• If the number was a unique one, then it would not had that position negated.
• To illustrate let's come back to our array [5, 1, 2, 3, 3], after iterating through the first 4 elements and updating the array as we discussed, we get the following array [-5, -1, -2, 3, -3].
• Now when we encounter the last element, that is -3, we try to negate the value at index `abs(-3) - 1`, which is value at index 2, and that is already negated. So we identify 3 as a duplicate.

## Time Complexity

O(n).

We iterate all the elements of the array only once.

O(1).

## Space Complexity

O(n).

Space used for input: O(n).

Auxiliary space used: O(1).

Space used for output: O(1).

So, total space complexity: O(n).

## Code For Duplicate In A Loose Permutation Solution: Optimal

``````/*
Asymptotic complexity in terms of the length of the input array \`n\`:
* Time: O(n).
* Auxiliary space: O(1).
* Total space: O(n).
*/

int find_duplicate(vector<int> &arr) {
for (int i = 0; i < arr.size(); i++) {
int value = abs(arr[i]) - 1;
if (arr[value] < 0) {
return abs(arr[i]);
}
else {
arr[value] = -arr[value];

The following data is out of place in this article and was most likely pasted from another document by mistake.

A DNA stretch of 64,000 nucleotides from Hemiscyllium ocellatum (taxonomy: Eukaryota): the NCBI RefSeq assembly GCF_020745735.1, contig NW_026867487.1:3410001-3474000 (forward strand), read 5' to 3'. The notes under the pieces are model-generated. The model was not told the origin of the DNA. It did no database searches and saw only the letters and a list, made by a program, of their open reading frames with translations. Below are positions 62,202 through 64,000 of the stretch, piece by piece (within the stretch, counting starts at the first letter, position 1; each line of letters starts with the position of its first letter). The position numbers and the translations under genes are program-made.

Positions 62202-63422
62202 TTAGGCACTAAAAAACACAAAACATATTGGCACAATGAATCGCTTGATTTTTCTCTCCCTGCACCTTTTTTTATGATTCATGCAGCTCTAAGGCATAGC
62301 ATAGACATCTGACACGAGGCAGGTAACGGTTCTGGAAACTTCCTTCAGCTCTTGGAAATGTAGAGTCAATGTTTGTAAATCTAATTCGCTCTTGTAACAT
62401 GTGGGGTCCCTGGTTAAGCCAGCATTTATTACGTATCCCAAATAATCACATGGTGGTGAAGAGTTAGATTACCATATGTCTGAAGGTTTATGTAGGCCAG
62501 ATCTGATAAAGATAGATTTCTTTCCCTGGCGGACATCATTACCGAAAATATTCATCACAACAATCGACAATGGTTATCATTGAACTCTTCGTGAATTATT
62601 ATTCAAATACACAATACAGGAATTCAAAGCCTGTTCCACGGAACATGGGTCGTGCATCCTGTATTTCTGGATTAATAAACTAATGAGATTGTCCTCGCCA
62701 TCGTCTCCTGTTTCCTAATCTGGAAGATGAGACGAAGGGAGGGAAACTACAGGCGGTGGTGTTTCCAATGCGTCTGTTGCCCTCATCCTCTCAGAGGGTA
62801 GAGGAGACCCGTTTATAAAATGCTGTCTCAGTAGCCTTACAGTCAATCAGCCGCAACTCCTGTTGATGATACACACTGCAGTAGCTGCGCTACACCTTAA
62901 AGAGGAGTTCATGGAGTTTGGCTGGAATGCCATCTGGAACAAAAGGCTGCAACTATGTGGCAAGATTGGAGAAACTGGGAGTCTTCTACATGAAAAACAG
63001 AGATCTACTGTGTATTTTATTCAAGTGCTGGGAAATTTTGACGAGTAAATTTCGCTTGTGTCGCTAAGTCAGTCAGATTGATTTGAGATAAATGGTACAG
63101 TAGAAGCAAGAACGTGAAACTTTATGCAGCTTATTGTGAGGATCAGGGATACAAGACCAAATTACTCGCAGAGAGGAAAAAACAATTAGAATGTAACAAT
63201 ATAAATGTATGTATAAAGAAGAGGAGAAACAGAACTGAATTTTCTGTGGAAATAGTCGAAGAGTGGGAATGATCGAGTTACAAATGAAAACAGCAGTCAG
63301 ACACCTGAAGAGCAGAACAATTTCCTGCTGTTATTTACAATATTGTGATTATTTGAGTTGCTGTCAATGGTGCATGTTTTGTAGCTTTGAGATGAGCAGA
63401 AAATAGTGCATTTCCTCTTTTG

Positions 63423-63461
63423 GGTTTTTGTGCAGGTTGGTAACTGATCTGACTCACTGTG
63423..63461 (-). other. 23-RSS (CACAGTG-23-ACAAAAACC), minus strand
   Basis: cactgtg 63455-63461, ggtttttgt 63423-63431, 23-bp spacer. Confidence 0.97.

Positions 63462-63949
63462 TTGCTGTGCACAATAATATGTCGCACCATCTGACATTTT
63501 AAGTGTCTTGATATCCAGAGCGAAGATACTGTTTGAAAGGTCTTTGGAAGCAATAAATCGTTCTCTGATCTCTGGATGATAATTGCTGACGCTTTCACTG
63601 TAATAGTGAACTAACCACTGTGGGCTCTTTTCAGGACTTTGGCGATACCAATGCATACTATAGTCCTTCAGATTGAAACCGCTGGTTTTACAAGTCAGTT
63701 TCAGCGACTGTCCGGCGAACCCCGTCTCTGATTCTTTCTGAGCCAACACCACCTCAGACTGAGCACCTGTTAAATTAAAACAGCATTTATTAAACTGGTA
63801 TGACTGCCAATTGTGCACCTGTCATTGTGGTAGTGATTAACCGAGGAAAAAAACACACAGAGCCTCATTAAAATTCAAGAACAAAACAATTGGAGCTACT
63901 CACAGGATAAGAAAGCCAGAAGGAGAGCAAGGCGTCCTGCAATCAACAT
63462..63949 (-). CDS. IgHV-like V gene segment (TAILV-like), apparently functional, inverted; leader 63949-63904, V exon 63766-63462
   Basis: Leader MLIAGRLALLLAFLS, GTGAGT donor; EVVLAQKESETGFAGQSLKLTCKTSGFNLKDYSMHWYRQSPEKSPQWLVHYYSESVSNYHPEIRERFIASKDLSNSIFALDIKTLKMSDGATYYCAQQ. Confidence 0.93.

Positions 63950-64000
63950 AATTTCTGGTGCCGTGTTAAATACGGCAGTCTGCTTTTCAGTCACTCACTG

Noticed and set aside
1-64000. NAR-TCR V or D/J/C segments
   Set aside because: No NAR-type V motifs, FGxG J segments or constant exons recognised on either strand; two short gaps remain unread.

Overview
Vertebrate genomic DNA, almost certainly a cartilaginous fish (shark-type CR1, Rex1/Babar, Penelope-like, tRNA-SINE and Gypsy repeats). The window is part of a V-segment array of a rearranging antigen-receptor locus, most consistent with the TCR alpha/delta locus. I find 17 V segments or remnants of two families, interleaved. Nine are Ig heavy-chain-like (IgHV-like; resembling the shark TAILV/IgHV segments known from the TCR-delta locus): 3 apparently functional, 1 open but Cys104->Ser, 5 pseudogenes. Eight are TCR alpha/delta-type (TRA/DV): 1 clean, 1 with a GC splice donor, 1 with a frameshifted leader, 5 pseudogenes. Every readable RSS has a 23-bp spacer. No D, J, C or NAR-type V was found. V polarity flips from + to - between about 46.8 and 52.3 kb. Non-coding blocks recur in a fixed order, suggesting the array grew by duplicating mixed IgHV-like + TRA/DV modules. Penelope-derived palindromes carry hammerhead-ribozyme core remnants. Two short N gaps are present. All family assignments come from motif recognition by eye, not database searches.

}
}
// If no duplicate is present, we return -1.
return -1;
}
``````

We hope that these solutions to finding duplicate in a loose permutation problem have helped you level up your coding skills. You can expect problems like these at top tech companies like Amazon and Google.

If you are preparing for a tech interview at FAANG or any other Tier-1 tech company, register for Interview Kickstart’s FREE webinar to understand the best way to prepare.

Interview Kickstart offers interview preparation courses taught by FAANG+ tech leads and seasoned hiring managers. Our programs include a comprehensive curriculum, unmatched teaching methods, and career coaching to help you nail your next tech interview.

We offer 18 interview preparation courses, each tailored to a specific engineering domain or role, including the most in-demand and highest-paying domains and roles, such as: